By Kim Dixon
WASHINGTON (Reuters) - Hundreds of Republican donors, including some party kingmakers, are hedging their bets by donating to more than one presidential candidate, reflecting the instability of the field looking to unseat President Barack Obama in 2012.
More than 300 donors gave at least $200 to more than one Republican hopeful during the first half of 2011, according to a report issued on Thursday by the Center for Responsive Politics. The most common double donation was to former Massachusetts Governor Mitt Romney and former Minnesota Governor Tim Pawlenty.
"Donors motivated by ideological reasons are not sure who to support," said Michael Beckel, an analyst at the center.
"There are also donors who want to make an investment, and they want the access and other perks that can come with making a sizable contribution to a candidate."
At least 66 donors gave to both Romney and Pawlenty, including Texas billionaires Bob Perry and Harold Simmons -- who each gave $5,000 to Pawlenty and $2,500 to Romney, according to the analysis.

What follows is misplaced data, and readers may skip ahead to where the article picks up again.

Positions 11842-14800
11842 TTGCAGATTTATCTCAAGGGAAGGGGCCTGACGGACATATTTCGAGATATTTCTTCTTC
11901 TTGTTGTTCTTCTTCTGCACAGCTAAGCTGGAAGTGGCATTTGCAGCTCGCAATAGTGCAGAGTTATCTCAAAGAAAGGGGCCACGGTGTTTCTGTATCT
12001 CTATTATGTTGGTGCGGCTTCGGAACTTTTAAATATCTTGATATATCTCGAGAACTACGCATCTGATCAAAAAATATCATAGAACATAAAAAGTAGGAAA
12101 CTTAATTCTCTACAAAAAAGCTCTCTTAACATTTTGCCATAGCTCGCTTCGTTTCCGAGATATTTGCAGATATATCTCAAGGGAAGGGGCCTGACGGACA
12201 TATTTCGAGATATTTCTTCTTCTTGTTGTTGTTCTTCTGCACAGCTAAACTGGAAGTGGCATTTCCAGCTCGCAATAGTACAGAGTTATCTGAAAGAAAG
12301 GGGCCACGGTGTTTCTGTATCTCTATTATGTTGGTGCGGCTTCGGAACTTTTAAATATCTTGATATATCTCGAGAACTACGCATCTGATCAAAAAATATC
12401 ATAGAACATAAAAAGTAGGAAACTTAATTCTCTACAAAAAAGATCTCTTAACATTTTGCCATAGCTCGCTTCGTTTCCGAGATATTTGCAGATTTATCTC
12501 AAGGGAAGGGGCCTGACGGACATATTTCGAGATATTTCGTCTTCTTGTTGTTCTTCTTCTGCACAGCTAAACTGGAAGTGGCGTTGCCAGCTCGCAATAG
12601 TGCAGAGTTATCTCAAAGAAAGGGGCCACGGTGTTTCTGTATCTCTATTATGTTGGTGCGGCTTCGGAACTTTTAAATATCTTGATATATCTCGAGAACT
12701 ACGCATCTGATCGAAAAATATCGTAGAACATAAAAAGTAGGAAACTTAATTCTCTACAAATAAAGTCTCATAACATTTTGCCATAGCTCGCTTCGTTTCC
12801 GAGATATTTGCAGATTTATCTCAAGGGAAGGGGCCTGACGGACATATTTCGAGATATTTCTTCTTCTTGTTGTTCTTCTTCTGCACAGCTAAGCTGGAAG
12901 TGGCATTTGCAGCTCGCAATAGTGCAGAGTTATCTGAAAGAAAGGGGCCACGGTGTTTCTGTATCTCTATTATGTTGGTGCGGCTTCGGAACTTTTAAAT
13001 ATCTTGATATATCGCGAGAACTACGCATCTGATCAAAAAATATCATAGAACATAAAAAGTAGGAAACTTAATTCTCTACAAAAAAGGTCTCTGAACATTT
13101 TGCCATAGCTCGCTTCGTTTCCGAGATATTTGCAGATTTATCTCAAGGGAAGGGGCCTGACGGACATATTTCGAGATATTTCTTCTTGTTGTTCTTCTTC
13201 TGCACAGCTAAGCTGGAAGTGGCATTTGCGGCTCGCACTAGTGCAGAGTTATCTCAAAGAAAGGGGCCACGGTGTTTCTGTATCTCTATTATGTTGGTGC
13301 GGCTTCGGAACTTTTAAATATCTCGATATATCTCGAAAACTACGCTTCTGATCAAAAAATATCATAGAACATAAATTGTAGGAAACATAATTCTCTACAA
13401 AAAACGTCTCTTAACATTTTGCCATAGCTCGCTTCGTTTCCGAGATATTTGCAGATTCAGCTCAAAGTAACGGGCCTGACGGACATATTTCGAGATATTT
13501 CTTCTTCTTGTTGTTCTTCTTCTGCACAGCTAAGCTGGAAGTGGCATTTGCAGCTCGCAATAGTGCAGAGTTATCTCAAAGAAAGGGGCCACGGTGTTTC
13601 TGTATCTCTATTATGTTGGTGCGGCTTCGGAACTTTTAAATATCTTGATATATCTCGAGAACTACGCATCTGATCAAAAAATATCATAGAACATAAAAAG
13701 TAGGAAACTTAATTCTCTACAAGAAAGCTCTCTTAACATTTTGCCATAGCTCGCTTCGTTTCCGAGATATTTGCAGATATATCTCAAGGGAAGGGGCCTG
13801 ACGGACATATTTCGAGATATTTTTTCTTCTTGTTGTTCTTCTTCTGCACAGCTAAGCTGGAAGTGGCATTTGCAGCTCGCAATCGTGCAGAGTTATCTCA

That duo gave financial backing to the infamous "Swift Boat" advertisements in 2004 questioning Democratic presidential candidate John Kerry's Vietnam War service.
Romney leads most national polls and the all-important money race heading into Thursday night's debate in Iowa.
Romney, a co-founder of the private equity firm Bain Capital, raised $18 million in the second quarter, while most other Republican presidential candidates trailed, reporting sums near the $4 million range.
Meanwhile, Obama posted $86 million, when combined with funds raised through the Democratic National Committee.
Pawlenty has probably spent the most time and resources so far in Iowa, and is counting on momentum from a Saturday straw poll to lift his campaign out of single digits in national polls.
In a surprising finding, about two dozen donors gave at least $1,000 to both Romney and Obama. They include Gretchen Burke, the chief operating officer at Comcast Corp and Michael Troy, a Goldman Sachs executive.
(Editing by Cynthia Osterman)